I feel like it won’t be the last time I write about these three in the same column given the fragility of the Saints ruck stocks. Hunter and Carlisle got absolutely demolished by Nankervis in round five, with the only notable stat coming out of that game being Hunter’s 18 hitouts. But the Saints towers hold their rank off the back of Marshall’s game against Lycett last week. In this game, Marshall once again proved his solo ruck capabilities with 23 hitouts (seven to advantage) 16 disposals, 13 contested possessions, six intercept possessions, eight marks (five contested), seven tackles and a goal. On average, Marshall leads all ruckmen in marks and contested marks. With Paddy Ryder set to return in the coming weeks, the Saints will be very pleased to have their A-grade ruck set up back as they look to address their centre-bounce issues.


  1. Ben McEvoy (-3)

Like Goldstein, McEvoy has suffered a drastic decline since the beginning of the season. He has had his colours lowered by Gawn and ROB in the last fortnight, averaging 12 disposals and 20.5 hitouts (eight to advantage), but also clunked three contested marks and had three tackles against ROB. With Ceglar firstly omitted and then injured, McEvoy has had to shoulder the ruck load alone and hopefully, it is not too taxing for his old body.


  1. Stef Martin/Tim English/Jordan Sweet (-)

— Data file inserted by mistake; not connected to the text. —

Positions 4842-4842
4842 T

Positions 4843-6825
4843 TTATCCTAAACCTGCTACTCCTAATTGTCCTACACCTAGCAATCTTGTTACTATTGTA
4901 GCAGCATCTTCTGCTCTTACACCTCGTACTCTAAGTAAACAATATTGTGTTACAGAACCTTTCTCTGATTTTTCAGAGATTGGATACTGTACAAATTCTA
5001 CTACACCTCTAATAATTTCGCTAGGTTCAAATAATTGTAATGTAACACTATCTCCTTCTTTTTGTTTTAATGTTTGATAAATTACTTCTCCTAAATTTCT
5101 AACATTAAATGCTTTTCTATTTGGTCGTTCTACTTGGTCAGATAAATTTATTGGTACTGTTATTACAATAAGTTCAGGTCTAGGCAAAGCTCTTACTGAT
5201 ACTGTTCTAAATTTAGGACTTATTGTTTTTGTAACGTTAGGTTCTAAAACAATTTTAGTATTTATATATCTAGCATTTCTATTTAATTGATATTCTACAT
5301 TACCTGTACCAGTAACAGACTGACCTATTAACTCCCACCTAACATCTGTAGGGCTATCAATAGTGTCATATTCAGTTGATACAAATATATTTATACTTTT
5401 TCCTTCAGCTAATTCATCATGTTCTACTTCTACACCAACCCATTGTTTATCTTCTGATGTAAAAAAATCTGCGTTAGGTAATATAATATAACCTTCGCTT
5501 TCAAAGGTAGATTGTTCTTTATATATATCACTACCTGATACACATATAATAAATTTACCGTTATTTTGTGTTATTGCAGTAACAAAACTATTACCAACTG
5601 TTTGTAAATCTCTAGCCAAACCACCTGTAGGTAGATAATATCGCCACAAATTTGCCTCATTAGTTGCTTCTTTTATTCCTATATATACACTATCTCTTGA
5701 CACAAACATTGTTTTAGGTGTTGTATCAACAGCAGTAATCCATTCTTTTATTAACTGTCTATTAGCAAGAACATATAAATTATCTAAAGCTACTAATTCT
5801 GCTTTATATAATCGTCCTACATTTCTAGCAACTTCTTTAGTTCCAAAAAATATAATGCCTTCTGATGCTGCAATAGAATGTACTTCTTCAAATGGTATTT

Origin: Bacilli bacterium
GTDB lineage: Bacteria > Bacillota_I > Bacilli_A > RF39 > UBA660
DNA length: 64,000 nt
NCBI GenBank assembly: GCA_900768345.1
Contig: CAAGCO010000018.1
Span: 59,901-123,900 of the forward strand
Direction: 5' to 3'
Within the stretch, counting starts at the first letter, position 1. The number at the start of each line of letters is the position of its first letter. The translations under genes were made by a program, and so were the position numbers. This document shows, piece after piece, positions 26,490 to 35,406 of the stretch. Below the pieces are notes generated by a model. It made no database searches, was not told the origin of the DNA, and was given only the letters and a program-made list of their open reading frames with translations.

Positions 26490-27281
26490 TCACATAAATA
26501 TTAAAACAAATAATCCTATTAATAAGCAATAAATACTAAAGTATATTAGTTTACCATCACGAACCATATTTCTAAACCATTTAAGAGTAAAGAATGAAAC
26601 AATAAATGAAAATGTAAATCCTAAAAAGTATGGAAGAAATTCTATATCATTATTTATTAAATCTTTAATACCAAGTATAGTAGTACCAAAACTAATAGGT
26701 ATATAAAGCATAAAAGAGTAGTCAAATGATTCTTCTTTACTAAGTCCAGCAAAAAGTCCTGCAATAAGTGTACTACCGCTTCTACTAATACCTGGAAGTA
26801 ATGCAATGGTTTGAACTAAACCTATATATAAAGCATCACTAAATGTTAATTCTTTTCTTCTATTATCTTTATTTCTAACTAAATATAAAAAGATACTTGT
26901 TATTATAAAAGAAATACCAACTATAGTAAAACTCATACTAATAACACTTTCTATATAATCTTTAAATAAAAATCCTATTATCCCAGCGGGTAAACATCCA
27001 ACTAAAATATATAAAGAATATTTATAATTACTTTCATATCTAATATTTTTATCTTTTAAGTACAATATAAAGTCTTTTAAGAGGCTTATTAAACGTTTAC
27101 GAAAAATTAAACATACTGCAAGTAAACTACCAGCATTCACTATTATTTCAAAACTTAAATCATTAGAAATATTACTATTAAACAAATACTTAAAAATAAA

The Bulldogs made the most of the Suns ruck matchup in round five and chose to rest their veteran Stef Martin. Jordan Sweet came in for his debut and he wouldn’t have dreamt of playing an easier opposition in his first game! Against Graham and Burgess, Sweet had 31 hitouts (10 to advantage), four tackles and five score involvements. It’s safe to say that Sweet won’t be eclipsing those 31 hitouts for a while. Martin returned the week later and combatted against Flynn with increased help from English. English took on greater responsibility as the second ruck with 37 ruck contests in comparison to Martin’s 51. This change in tactic was rather effective with Martin having 28 hitouts (11 to advantage) while English had 17 with eight to advantage. Both big men kicked a goal as they commanded the ruck contest.


  1. Rhys Stanley (+1)

A much better performance from Stanley but still not enough to make a significant leap up the rankings. Overworked Goldy around the ground in round five and had 24 disposals, but was well beaten in the air, registering a mere eight hitouts. He played a more balanced game against Nic Nat with 22 hitouts (11 to advantage), 15 disposals, six intercept possessions, three tackles, and nine score involvements.


  1. Andrew Phillips/Peter Wright (-1)

Bringing in Phillips for the ANZAC Day clash against Grundy was a move that paid great dividends for Essendon, allowing Wright to move back to the forward line and play as a pinch-hit ruckman. But let’s talk about Wright first. He played a great game against McInerney in round five with 27 hitouts (10 to advantage) and five tackles. His ruck craft seemed to get better and better the more weeks he has played in the role. Phillips wasn’t too dominant upon his return, posting 19 hitouts (nine to advantage), a goal, 12 disposals and six clearances. Wright jumped in with 11 hitouts, and the two had 14 score involvements between them. This is a much better ruck-forward set up for the Dons as it gives them a proper key forward option and a serviceable ruck until Draper returns.


  1. Caleb Graham/Chris Burgess (-)

As the writer of this article, I am praying that Zac Smith returns as soon as possible because there’s not much to write about for these two. In the last fortnight, they’ve had 33 hitouts combined. Gawn averages 32 hitouts. Enough said.